Georgia Rat Removal
Searching for 24/7 Rat Removal Atlanta GA? Perimeter Wildlife Control offers rat removal and rat control services in Atlanta, Georgia.
Rats & Mice:The roof rat (Rattus rattus) is one of two introduced rats found in the contiguous 48 states. The Norway rat (R. norvegicus) is the other species and is better known because of its widespread distribution. A third rat species, the Polynesian rat (R. exulans) is present in the Hawaiian Islands but not on the mainland. Rattus rattus is commonly known as the roof rat, black rat, and ship rat. Roof rats were common on early sailing ships and apparently arrived in North America by that route. This rat has a long history as a carrier of plague, histoplasmosis, & more fatal diseases.
Table 1. Identifying characteristics of adult rats.
Roof Rat (Rattus rattus)
Norway Rat (Rattus norvegicus)
|General appearance||Sleek, graceful||Large, robust|
|Color of belly||Uniform: all white, all buff, or all gray||White with gray underfur|
|Body weight||5 to 10 ounces (150 to 250 g)||7 to 18 ounces (200 to 500 g)|
|Tail||4.3 inches (more than 11 cm), extends||4.3 inches (more than 11 cm), shorter|
|at least to snout; black, fine scales||than body; dark above, pale below|
|Head||Muzzle pointed||Muzzle blunt|
|Ears||Can be pulled over eyes||Do not reach eyes|
|Hind foot length||1.3 inches (3.5 cm)||1.7 inches (4.4 cm)|
|Number of teats|
Roof rats are more aerial than Norway rats in their habitat selection and often live in trees or on vine-covered fences. Landscaped residential or industrial areas provide good habitat, as does riparian vegetation of riverbanks, streams, & creeks. Parks with natural and artificial ponds, or reservoirs may also be infested. They are sometimes found living in industrial sites where food and shelter are available.
Roof rats frequently enter buildings from the roof or from accesses near overhead utility lines, which they use to travel from area to area. They are often found living on the second floor of a warehouse in which Norway rats occupy the first or basement floor. Once established, they readily breed and thrive within buildings, just as Norway rats do. They have also been found living in sewer systems, hence the term “sewer rat”.
The food habits of roof rats outdoors in some respects resemble those of tree squirrels, since they prefer a wide variety of fruit and nuts. They also feed on a variety of vegetative parts of ornamental and native plant materials. Like Norway rats, they are omnivorous and, if necessary, will feed on almost anything. In food-processing and storage facilities, they will feed on nearly all food items. They do very well on feed provided for domestic animals such as swine, dairy cows, and chickens, as well as on dog and cat food. There is often a correlation between rat problems and the keeping of dogs, especially where dogs are fed outdoors. Roof rats usually require water daily, though their local diet may provide an adequate amount if it is high in water content.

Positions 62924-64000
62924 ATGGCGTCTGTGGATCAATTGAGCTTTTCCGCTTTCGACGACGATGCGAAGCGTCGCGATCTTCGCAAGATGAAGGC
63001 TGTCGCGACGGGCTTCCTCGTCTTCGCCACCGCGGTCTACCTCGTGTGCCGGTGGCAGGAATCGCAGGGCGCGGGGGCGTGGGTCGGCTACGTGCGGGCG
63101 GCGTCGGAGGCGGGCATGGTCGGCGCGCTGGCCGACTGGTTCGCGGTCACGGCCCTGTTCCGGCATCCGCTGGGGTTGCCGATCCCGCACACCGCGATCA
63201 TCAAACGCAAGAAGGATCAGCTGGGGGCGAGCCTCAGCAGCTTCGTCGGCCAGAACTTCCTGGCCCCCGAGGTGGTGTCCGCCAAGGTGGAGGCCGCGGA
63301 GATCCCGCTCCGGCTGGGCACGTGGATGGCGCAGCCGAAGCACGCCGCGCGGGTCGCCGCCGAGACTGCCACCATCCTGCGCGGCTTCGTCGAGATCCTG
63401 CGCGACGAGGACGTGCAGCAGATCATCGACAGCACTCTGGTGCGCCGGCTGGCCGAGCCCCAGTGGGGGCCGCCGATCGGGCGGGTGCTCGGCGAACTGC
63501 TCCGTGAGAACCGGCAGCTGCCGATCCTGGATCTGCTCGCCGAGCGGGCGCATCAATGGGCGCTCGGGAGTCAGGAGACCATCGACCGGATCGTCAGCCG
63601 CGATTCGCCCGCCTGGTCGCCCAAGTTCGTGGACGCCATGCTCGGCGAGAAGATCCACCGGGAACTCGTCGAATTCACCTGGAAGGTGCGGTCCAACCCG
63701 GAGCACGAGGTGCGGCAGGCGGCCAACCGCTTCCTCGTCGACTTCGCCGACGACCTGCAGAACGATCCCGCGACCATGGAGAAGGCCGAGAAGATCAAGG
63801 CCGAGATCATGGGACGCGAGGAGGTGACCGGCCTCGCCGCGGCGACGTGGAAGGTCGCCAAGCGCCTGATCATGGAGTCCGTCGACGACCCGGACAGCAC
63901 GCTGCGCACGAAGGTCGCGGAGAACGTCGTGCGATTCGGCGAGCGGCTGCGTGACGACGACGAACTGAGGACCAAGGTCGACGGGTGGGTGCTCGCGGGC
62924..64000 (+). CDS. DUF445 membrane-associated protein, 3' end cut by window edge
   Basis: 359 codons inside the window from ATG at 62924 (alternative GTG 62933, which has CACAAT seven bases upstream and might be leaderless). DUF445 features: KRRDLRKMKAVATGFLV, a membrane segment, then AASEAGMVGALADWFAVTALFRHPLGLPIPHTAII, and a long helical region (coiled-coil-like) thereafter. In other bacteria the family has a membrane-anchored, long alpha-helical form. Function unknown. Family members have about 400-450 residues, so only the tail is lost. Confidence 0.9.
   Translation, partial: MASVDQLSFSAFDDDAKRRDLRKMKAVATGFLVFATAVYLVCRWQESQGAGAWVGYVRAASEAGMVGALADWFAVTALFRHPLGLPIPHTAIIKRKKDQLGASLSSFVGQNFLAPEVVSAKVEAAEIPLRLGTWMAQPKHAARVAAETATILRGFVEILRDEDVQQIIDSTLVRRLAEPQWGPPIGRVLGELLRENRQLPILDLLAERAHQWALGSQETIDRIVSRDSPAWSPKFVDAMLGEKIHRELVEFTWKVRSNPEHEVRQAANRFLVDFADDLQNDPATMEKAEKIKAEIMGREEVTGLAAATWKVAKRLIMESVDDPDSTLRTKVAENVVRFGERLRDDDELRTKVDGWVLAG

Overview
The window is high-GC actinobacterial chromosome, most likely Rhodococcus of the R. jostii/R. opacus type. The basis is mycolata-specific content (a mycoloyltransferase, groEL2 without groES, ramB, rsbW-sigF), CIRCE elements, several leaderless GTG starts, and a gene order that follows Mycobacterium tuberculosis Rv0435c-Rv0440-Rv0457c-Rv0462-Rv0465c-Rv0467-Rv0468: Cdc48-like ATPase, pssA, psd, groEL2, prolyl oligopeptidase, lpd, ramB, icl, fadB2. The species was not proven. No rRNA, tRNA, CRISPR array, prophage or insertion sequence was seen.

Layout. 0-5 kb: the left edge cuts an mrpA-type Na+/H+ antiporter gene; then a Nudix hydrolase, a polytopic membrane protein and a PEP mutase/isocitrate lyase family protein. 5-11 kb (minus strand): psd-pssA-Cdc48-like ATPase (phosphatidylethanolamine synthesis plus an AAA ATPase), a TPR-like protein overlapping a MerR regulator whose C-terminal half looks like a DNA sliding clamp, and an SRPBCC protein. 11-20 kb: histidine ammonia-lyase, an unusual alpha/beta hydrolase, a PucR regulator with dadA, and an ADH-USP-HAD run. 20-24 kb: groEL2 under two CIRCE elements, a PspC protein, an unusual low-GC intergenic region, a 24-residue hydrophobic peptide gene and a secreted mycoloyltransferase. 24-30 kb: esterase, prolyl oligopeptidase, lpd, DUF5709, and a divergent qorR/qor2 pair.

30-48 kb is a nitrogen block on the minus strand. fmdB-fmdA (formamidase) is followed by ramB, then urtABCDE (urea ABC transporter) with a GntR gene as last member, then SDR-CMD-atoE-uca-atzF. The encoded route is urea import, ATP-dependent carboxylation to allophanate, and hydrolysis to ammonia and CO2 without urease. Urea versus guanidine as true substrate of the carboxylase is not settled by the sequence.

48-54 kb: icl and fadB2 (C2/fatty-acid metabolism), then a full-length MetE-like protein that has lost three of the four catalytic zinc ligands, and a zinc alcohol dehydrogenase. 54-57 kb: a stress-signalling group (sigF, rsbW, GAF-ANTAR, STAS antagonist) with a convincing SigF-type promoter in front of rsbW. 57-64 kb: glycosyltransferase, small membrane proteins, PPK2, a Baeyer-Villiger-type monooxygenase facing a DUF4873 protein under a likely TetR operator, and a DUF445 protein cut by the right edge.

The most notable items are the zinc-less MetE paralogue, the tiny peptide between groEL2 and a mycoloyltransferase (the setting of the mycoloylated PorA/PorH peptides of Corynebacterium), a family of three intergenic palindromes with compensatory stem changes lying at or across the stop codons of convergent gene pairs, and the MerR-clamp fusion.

Control methods must reflect an understanding of the roof rat’s habitat requirements, reproductive capabilities, food habits, life history, behavior, senses, movements, and the dynamics of its population structure. Without this knowledge, both time and money are wasted, and the chances of failure are increased.
Reproduction and Development
The young are born in a nest about 21 to 23 days after conception. At birth they are hairless, and their eyes are closed. The 5 to 8 young in the litter develop rapidly, growing hair within a week. Between 9 and 14 days, their eyes open, and they begin to explore for food and move about near their nest. In the third week they begin to take solid food. The number of litters depends on the area and varies with availability of nutritious food, density of the local rat population, and the age of the rat. Typically, 5 or more litters are produced annually, due to the fact that they have a 27 day gestation period. At about 3 months of age they are completely independent of the mother and are reproductively mature.
Rats usually begin searching for food shortly after sunset. If the food is in an exposed area and too large to be eaten quickly, but not too large to be moved, they will usually carry it to a hiding place before eating it. Many rats may cache or hoard considerable amounts of solid food, which they eat later. Such caches may be found in a dismantled wood pile, attic, basement, crawlspace, or behind boxes in a garage.
Rats rely more on their keen senses of smell, taste, touch, and hearing than on vision. They are considered to be color-blind, responding only to the degree of lightness and darkness of color.
They use their keen sense of smell to locate and select food items, identify territories and travel routes, and recognize other rats, especially those of the opposite sex. Taste perception of rats is good; once rats locate food, the taste will determine their food preferences.
Roof rats also have an excellent sense of balance. They use their tails for balance while traveling along overhead utility lines. They move faster than Norway rats and are very agile climbers, which enables them to quickly escape predators.
Rat densities (numbers of rats in a given area) are determined primarily by the suitability of the habitat—the amount of available nutritional and palatable food and nearby protective cover (shelter or harborage).
The great adaptability of rats to human-created environments and the high fertility rate of rats make for quick recuperation of their populations. Unless the suitability of the rat’s habitat is destroyed by modifying the landscaping, improving sanitation, and rat-proofing, control methods must be unrelenting if they are to be effective.